124.743/8–149: Telegram

The Minister in Bulgaria (Heath) to the Secretary of State

top secret

642. Ivan Secoulov, former Secretary Regency Council of Bulgaria1 and then translator this Legation until May 12 when Bulgarian security police ordered him with threats to resign (Legtel 393 May 12 and [Page 340] despatch 107 May 192) died in Sofia prison Thursday July 28, one week after his arrest at Rila where he had obtained employment.

It is known that certificate of death, which is being kept secret by Bulgarians, states death was suicide. It is theoretically possible that he took his own life, although all means of self destruction are taken from Bulgarian arrestees. But accepting theoretical possibility of suicide, his death shortly after arrest and undoubted mistreatment nonetheless constitutes a police murder as brutal as judicial murder of Nikola Petkov3 with whom he cooperated while secretary of Regency Council.

His friends and I knew Secoulov as a determined man of cool courage not of suicidal tendency. Aside from technical services as translator, his calm judgment of events was of great value to this legation in its estimate of situation. He had accepted employment here in full knowledge of personal risk involved hoping that he might thus serve cause of free and decent Bulgaria. He is another martyr of the insane Communist tyranny in its war against human freedom and specifically against US as liberty’s most powerful defender. He is presumably second victim on Legation staff, the first being Joseph Dimitroff who was tried for treason on absolutely baseless charges. Dimitroff’s appeal from death sentence was rejected and according Legation’s information he has been executed (Legtel 471 June 94).

Information re Secoulov death absolutely authentic coming from his brother one of whom, undergoing several years imprisonment in Sofia prison, was called in to identify body and sign death certificate alleging suicide. A second brother was notified, in his place of exile in provinces, and allowed to attend internment in suicide corner Sofia cemetery. A third brother is in concentration camp.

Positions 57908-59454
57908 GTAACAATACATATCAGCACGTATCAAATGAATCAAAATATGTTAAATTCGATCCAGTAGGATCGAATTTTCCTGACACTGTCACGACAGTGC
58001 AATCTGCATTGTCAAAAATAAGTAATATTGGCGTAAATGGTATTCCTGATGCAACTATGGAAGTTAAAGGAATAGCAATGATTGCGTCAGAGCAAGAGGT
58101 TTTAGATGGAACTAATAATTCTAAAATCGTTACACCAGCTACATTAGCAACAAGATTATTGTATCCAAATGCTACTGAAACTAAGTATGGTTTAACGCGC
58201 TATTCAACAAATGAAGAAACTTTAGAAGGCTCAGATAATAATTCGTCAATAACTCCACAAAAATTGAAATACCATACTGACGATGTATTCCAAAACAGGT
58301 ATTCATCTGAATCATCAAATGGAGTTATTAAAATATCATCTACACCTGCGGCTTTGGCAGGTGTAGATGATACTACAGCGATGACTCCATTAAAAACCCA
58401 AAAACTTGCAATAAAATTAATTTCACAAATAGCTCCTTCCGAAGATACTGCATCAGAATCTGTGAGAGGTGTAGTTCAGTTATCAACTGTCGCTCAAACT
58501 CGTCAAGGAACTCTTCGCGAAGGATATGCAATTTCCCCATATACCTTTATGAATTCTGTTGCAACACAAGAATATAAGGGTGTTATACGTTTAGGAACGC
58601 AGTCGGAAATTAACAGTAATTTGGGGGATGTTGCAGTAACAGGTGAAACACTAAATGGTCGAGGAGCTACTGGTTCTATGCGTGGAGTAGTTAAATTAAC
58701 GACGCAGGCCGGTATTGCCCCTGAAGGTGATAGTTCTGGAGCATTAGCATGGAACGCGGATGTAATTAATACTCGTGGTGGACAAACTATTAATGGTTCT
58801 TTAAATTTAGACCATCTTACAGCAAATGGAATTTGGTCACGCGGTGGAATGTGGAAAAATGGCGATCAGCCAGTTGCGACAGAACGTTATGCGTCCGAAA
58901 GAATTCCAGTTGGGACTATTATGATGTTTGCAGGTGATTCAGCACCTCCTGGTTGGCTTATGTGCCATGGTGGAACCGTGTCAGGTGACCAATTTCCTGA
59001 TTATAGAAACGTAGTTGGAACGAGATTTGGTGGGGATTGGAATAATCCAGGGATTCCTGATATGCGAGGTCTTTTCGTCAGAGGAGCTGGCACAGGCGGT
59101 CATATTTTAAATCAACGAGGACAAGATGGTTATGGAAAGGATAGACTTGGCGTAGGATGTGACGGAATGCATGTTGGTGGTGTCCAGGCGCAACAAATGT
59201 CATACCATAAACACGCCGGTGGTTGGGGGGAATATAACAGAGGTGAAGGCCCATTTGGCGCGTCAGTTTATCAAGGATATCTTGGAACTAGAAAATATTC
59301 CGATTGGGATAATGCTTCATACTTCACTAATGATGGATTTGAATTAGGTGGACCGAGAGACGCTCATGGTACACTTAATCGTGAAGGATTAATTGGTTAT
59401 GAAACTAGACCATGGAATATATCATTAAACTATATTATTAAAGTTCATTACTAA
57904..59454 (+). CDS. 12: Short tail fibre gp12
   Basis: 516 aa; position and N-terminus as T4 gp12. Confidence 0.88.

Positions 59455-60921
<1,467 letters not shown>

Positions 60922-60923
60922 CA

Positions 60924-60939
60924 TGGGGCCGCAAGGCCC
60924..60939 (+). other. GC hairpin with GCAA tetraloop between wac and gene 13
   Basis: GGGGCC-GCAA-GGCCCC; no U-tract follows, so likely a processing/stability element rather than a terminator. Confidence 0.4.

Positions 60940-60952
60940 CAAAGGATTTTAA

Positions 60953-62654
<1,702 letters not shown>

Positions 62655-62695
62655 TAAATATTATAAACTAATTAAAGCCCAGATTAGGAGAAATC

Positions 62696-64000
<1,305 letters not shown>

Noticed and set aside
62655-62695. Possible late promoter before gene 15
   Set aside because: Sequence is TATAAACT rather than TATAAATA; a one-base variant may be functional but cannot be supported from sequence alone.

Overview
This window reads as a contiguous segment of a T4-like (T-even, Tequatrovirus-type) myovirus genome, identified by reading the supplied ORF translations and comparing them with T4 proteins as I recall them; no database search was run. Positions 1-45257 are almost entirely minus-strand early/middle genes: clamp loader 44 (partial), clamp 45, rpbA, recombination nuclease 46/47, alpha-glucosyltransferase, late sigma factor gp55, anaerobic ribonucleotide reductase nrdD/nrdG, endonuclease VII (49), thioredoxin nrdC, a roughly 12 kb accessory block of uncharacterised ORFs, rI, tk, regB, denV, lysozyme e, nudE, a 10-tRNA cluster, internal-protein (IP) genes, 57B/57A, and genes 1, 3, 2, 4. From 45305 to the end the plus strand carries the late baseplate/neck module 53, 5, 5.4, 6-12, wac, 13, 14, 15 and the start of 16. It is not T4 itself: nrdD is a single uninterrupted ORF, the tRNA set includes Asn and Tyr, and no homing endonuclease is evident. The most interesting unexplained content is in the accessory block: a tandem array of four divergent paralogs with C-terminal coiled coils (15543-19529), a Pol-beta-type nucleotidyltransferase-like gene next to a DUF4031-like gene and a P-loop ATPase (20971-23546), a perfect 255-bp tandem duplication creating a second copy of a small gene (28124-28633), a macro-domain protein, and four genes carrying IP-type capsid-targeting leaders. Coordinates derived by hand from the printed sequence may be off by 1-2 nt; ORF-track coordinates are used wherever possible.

For moment news death should be withheld.

It is my belief that this latest incident should at appropriate time be given fullest possible publicity, however, both to enlighten American public opinion, and in justice to this faithful employee. As to manner and form publicity should take, will submit recommendations later.

  1. A Regency Council ruled Bulgaria in the name of child-King Simeon from August 1943 until the seizure of power by the Communist-dominated Fatherland Front in September 1944.
  2. Neither printed.
  3. Nikola Petkov, leader of the Bulgarian Agrarian Union and principal political opponent of the Communist-dominated regime, was tried and convicted in August 1947 of anti-state activity. He was executed in September 1947. For documentation on the arrest, trial, and execution of Petkov, see Foreign Relations, 1947, vol. iv , index entry under Petkov, Nikola.”
  4. Not printed. Joseph Dimitrov (Dimitroff) was a former employee of the American Military Mission in Bulgaria which was disbanded in September 1947. In 1948 Dimitrov and Dragan Peev, another former employee of the Mission, were arrested, and on August 7, 1948, condemned to death following a secret trial to which the American Legation was not allowed to send an observer. It is-not clear whether this sentence was actually carried out.